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The meaning of intrusions in trauma recovery White, Valerie Marie

Abstract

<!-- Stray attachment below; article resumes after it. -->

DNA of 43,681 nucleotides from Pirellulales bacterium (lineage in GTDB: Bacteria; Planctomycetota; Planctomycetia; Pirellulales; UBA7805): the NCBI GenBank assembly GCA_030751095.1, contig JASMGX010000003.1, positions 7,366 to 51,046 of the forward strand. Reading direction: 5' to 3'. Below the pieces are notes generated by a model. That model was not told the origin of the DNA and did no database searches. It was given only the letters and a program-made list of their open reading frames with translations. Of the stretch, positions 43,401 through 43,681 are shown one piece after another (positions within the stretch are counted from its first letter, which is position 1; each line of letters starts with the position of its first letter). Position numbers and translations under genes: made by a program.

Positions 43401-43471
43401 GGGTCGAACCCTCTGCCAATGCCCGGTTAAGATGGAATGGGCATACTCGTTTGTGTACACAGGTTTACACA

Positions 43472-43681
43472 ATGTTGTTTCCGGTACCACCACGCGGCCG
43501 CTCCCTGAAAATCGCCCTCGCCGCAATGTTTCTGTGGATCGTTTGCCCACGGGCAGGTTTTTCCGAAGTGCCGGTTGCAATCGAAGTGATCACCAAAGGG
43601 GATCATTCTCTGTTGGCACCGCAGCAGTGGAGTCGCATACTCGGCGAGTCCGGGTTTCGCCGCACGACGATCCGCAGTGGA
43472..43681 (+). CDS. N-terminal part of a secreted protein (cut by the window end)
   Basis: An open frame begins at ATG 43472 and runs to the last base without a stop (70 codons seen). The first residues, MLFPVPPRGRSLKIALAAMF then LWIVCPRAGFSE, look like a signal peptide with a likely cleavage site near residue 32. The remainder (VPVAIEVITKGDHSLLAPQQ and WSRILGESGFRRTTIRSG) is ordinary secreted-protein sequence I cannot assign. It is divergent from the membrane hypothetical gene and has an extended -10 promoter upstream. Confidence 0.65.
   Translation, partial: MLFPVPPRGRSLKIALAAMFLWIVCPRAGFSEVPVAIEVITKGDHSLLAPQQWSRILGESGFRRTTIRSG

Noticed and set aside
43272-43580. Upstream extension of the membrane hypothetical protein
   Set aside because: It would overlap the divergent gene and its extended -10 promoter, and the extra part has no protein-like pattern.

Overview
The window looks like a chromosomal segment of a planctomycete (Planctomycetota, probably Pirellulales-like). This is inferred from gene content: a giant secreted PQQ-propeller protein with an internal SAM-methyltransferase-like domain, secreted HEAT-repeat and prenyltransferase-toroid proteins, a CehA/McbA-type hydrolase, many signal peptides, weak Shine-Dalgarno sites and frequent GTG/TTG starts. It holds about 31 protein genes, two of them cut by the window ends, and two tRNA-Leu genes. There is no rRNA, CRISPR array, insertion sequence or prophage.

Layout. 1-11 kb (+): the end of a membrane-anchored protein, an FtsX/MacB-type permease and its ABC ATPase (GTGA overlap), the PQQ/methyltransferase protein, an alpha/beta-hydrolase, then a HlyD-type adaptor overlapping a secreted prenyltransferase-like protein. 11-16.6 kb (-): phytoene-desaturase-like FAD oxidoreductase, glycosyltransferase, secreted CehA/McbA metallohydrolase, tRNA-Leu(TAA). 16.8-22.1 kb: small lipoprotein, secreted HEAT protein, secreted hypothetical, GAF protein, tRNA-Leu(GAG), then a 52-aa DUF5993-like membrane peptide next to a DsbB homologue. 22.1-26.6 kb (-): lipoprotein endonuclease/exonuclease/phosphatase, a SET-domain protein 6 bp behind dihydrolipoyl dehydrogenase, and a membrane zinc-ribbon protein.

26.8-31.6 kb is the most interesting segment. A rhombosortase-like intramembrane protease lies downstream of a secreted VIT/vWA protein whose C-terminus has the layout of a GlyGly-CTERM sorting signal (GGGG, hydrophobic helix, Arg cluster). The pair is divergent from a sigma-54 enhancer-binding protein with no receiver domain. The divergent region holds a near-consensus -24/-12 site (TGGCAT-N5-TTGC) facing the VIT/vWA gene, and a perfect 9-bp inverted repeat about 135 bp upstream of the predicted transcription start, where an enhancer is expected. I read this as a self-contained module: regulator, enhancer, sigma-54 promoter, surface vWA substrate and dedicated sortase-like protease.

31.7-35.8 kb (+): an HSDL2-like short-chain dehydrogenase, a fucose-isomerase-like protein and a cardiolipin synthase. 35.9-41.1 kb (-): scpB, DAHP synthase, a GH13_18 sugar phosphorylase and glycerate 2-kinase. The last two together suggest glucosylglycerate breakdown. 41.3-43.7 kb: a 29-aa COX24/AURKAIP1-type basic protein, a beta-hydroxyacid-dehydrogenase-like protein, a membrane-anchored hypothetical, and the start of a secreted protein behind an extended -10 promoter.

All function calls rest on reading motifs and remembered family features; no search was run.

This narrative multiple-case study explored and described the meaning of intrusions to five individuals who had experienced trauma and the meaning of intrusions in their experience of trauma recovery. The participants included two men and three women, ranging in age from 26 to 71 years old. This was a cross-trauma investigation as the participants had experienced different traumatic stressors and the time elapsed posttrauma ranged from 2 1/2 to 25 years. Three had experienced chronic or prolonged traumatic exposure for an average of twenty years. Two had experienced sudden and unexpected events in which they were seriously injured and their lives were in danger. The chronic traumatic experiences included; childhood exposure to violence in the family home and foster care, childhood sexual abuse by a volunteer mentor and degenerative illness from beast implant silicone toxicity. The acute traumatic experiences included a serious motor vehicle accident and a direct lightning strike to a participant's body. Three types of intrusions were identified in the study; re-living phenomena, intrusions related to the practical issues and implications of the trauma and those involved in an existential search for meaning. The findings also showed that intrusions are related to unresolved issues of the person and that intrusions evolved. Specific intrusions ended when the issue that the intrusion illumined was resolved. The study illustrated the processes of meaning making that the participants engaged in. The involvement of intrusions in reschematization or the development of posttrauma assumptions has been proposed. Finally, the results of this study illustrated that intrusions have not been accurately defined and are more than re-experiencing phenomena. The identification of three types of intrusions challenges the validity of current assessment instruments and has implications for the practice of trauma therapy.

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